Isoprene emission and photosynthesis during heatwaves and drought in black locust
- 1Institute of Meteorology and Climate Research – Atmospheric Environmental Research, Karlsruhe Institute of Technology (KIT/IMK-IFU), Garmisch-Partenkirchen, Germany
- 2Institute of Ecology, University of Innsbruck, Innsbruck, Austria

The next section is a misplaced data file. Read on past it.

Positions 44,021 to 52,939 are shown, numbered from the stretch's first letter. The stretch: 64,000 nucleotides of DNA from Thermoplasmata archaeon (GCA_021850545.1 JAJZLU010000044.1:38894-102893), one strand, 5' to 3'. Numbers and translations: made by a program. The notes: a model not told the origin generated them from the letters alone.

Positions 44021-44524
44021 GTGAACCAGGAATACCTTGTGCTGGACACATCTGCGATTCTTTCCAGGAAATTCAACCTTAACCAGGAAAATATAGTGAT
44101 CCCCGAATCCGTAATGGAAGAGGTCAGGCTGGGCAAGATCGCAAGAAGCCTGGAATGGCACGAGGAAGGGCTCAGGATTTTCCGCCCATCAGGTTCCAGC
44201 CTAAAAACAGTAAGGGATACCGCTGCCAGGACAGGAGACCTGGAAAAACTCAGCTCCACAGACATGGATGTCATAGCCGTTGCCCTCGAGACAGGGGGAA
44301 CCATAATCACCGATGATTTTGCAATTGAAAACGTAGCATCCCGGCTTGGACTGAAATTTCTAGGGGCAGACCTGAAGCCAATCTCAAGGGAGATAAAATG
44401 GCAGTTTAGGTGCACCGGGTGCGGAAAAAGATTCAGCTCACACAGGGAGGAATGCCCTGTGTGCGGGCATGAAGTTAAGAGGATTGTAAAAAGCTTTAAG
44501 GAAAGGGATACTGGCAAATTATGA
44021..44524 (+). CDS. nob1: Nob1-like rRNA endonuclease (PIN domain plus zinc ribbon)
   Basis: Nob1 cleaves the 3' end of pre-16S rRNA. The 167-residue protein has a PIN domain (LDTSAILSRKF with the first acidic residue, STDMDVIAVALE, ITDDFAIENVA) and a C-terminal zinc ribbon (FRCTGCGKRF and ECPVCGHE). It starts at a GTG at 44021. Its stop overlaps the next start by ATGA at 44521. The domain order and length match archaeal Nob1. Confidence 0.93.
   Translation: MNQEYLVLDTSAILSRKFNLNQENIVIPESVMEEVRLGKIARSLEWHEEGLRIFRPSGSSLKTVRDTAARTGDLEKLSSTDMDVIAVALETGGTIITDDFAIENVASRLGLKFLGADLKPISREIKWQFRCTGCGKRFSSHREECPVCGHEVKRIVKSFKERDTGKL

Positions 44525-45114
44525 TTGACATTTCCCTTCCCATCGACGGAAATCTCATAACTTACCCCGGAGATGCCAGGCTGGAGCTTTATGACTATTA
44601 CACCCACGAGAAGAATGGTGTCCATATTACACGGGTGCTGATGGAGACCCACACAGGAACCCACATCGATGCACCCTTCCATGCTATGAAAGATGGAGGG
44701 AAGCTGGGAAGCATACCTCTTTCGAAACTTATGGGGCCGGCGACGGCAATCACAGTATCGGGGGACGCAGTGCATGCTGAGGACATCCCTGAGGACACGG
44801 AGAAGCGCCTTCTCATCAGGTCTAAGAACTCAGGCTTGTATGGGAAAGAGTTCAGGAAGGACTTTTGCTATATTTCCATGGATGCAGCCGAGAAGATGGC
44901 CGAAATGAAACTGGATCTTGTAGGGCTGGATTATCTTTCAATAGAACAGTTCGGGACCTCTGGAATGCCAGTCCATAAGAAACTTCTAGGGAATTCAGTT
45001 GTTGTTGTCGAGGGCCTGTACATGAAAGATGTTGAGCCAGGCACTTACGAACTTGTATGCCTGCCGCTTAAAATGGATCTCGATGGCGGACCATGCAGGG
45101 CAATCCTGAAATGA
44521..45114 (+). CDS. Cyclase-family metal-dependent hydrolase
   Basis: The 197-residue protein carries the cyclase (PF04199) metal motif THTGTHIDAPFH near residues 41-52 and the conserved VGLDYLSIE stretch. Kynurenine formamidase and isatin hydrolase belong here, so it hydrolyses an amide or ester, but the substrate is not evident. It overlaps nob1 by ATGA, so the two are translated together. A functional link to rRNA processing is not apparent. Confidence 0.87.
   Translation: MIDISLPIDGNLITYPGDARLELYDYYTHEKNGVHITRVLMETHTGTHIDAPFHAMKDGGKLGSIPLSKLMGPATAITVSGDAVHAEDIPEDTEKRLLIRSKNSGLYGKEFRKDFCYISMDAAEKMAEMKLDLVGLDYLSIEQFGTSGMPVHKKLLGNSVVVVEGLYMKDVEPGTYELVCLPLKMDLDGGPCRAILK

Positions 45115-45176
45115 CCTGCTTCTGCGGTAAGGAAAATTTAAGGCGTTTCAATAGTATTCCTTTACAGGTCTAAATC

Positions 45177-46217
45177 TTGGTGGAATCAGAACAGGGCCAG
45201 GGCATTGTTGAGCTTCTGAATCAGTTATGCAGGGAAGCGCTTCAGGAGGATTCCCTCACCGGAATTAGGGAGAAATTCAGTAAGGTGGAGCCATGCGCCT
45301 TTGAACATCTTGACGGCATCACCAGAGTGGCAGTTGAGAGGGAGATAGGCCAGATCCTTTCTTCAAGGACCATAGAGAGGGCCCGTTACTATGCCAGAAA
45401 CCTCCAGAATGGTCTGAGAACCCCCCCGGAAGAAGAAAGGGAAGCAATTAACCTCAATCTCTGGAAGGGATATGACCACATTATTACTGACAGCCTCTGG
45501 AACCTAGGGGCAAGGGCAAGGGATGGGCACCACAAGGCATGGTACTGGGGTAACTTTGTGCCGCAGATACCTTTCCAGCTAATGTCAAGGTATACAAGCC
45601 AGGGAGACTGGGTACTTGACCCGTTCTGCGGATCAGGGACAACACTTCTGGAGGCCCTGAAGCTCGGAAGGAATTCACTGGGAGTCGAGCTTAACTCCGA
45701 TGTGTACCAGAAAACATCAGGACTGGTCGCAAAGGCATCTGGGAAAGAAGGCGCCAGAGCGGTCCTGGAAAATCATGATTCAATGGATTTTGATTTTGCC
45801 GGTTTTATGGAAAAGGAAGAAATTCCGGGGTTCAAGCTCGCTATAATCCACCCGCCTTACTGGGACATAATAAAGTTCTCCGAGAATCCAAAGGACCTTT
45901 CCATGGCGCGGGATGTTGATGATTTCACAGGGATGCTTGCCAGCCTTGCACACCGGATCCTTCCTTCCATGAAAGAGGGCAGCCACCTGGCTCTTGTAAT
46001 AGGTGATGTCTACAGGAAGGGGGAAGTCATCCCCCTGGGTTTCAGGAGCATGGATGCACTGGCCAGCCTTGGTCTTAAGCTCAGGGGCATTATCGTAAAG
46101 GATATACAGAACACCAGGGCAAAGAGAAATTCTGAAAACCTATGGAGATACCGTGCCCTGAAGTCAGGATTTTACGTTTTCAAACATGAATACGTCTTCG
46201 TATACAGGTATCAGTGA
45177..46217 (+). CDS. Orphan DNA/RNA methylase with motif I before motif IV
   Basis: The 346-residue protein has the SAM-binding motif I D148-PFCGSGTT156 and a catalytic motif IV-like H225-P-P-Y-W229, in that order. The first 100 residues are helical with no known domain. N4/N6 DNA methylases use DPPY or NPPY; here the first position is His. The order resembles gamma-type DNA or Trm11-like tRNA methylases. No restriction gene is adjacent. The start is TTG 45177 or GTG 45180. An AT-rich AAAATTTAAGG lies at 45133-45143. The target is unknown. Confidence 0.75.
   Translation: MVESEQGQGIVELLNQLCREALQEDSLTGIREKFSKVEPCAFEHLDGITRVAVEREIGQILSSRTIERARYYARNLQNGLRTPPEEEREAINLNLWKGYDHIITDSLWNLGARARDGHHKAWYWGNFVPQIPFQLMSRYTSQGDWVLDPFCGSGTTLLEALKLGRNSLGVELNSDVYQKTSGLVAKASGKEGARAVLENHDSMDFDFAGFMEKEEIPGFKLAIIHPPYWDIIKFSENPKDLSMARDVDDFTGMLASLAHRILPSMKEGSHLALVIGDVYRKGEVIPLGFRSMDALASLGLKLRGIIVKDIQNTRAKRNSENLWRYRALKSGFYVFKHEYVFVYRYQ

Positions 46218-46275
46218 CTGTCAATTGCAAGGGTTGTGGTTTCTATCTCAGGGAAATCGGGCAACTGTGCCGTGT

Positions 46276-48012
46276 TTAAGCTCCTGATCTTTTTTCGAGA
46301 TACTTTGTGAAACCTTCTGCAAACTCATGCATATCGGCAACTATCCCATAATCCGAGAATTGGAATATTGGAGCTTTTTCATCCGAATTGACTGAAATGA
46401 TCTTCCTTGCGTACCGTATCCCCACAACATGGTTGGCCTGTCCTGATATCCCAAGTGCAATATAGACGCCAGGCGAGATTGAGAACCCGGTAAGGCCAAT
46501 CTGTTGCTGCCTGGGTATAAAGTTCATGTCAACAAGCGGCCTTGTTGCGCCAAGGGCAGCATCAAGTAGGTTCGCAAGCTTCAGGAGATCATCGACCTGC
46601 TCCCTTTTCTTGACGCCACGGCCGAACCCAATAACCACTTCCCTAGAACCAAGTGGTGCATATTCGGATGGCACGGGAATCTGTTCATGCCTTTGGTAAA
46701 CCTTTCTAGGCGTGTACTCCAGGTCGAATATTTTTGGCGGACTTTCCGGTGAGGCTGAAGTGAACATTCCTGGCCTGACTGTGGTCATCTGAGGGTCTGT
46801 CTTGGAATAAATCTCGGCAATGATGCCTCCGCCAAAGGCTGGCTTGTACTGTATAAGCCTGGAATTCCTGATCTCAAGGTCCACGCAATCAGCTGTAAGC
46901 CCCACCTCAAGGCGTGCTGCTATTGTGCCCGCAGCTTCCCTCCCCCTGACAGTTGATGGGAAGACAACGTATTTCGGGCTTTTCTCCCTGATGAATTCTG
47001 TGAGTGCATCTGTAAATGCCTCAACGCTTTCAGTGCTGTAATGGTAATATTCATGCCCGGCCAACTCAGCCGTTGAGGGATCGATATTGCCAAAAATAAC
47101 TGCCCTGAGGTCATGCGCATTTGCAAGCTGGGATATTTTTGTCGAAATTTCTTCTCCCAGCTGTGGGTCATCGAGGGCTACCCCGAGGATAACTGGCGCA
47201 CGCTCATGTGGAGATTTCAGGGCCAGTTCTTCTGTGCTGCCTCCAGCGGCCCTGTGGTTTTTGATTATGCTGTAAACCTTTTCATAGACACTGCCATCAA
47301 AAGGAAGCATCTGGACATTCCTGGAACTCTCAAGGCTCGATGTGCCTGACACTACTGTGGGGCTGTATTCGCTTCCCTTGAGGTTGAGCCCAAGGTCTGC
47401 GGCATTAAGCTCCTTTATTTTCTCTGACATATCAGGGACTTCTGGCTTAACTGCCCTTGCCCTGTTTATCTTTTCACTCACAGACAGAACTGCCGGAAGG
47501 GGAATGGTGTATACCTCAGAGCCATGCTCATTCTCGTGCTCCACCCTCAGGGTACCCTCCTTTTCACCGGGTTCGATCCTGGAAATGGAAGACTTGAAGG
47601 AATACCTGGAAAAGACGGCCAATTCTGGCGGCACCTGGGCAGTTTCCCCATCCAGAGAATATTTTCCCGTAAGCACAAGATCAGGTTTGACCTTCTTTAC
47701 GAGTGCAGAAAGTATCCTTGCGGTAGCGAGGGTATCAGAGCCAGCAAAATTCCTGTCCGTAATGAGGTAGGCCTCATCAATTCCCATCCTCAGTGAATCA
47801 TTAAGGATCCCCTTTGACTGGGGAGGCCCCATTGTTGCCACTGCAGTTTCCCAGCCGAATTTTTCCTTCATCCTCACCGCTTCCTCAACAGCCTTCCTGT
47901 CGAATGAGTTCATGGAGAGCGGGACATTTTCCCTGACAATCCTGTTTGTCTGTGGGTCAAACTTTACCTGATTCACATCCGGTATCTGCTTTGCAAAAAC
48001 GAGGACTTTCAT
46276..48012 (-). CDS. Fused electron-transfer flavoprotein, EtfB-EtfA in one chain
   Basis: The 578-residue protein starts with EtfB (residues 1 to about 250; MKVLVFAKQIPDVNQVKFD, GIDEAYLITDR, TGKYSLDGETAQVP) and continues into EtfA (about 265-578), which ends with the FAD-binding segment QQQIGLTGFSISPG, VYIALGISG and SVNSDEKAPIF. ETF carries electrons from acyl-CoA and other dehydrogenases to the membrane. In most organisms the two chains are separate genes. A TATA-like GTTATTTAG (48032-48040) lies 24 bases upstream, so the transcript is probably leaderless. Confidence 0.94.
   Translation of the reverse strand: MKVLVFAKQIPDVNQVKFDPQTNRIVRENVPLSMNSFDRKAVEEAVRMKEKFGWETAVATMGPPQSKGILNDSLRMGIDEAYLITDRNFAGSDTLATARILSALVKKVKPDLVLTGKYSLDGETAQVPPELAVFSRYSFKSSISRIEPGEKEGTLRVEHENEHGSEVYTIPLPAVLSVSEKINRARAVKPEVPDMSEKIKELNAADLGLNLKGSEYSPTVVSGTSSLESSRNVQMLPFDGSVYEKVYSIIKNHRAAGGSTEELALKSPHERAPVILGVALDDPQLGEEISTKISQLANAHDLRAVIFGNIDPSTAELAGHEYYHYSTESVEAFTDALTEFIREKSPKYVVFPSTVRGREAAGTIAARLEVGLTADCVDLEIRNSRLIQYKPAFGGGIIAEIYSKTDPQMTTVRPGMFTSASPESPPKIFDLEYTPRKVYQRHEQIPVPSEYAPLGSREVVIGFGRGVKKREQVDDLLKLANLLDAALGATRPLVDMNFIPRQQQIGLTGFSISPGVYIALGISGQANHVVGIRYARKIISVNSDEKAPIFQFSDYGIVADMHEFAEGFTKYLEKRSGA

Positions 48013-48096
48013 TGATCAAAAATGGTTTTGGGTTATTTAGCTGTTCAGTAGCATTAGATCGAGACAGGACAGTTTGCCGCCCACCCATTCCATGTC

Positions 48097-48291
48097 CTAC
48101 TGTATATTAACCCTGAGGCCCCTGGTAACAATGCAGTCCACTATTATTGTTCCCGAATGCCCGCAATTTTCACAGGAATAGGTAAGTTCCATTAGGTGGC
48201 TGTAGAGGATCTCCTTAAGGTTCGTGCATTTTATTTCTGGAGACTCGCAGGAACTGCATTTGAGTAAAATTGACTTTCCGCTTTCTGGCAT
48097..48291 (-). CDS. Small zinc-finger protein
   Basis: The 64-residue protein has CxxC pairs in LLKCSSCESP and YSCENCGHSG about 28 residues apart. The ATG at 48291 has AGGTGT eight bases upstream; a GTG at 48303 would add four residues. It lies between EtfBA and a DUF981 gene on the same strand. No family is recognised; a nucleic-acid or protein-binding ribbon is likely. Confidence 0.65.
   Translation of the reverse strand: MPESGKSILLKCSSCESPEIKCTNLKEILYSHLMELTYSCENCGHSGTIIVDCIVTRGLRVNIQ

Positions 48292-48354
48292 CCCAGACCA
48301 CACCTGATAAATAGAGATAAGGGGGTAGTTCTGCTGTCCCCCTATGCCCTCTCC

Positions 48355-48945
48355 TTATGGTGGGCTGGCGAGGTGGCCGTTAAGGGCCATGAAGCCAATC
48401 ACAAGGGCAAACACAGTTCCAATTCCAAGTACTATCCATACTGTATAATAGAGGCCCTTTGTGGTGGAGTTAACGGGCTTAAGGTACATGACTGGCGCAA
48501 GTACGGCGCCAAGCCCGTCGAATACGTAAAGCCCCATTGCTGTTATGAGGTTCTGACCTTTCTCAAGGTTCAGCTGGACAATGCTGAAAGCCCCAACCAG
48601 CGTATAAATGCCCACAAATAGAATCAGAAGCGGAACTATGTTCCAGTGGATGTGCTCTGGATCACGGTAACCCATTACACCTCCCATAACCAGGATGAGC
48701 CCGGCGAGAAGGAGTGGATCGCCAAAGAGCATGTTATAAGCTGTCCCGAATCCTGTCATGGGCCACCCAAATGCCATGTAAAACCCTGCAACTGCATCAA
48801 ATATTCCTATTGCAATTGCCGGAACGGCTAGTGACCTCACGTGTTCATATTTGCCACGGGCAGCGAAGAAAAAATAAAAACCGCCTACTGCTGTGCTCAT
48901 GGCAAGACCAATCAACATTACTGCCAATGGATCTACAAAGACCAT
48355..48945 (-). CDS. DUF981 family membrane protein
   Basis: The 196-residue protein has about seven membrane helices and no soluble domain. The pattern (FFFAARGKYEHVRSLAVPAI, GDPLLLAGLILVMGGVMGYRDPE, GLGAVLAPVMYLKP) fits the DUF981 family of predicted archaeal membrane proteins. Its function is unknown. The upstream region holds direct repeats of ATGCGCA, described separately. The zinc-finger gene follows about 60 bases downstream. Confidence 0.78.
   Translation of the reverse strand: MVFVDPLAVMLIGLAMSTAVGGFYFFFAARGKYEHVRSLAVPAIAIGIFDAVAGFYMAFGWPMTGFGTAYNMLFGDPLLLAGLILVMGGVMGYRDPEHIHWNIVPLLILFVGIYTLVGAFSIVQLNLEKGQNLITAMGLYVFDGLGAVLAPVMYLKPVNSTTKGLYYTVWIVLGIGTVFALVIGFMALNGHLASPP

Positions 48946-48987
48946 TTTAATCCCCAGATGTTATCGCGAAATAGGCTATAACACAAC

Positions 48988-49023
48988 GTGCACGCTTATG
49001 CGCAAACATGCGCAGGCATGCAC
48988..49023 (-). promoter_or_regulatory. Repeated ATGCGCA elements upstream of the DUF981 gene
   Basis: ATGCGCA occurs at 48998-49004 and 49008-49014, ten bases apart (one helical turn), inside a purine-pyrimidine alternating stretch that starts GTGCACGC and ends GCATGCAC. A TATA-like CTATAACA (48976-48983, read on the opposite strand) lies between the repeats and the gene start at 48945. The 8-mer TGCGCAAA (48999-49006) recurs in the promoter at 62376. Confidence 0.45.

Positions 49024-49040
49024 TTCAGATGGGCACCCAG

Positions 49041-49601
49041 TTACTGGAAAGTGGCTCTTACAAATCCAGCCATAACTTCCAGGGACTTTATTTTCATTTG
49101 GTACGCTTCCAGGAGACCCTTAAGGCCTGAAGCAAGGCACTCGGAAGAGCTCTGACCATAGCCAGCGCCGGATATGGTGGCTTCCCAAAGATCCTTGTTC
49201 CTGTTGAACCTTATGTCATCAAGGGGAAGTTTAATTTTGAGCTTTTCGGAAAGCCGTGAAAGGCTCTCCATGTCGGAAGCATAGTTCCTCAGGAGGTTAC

Abstract. Extreme weather conditions like heatwaves and drought can substantially affect tree physiology and the emissions of isoprene. To date, however, there is only limited understanding of isoprene emission patterns during prolonged heat stress and next to no data on emission patterns during coupled heat–drought stress or during post-stress recovery. We studied gas exchange and isoprene emissions of black locust trees under episodic heat stress and in combination with drought. Heatwaves were simulated in a controlled greenhouse facility by exposing trees to outside temperatures +10 °C, and trees in the heat–drought treatment were supplied with half of the irrigation water given to heat and control trees. Leaf gas exchange of isoprene, CO2 and H2O was quantified using self-constructed, automatically operating chambers, which were permanently installed on leaves (n = 3 per treatment). Heat and combined heat–drought stress resulted in a sharp decline of net photosynthesis (Anet) and stomatal conductance. Simultaneously, isoprene emissions increased 6- to 8-fold in the heat and heat–drought treatment, which resulted in a carbon loss that was equivalent to 12 and 20 % of assimilated carbon at the time of measurement. Once temperature stress was released at the end of two 15-day-long heatwaves, stomatal conductance remained reduced, while isoprene emissions and Anet recovered quickly to values of the control trees. Further, we found that isoprene emissions covaried with Anet during nonstress conditions, while during the heatwaves, isoprene emissions were not related to Anet but to light and temperature. Under standard air temperature and light conditions (here 30 °C and photosynthetically active radiation of 500 µmol m−2 s−1), isoprene emissions of the heat trees were by 45 % and the heat–drought trees were by 27 % lower than in control trees. Moreover, temperature response curves showed that not only the isoprene emission factor changed during both heat and heat–drought stress, but also the shape of the response. Because introducing a simple treatment-specific correction factor could not reproduce stress-induced isoprene emissions, different parameterizations of light and temperature functions are needed to describe tree isoprene emissions under heat and combined heat–drought stress. In order to increase the accuracy of predictions of isoprene emissions in response to climate extremes, such individual stress parameterizations should be introduced to current BVOC models.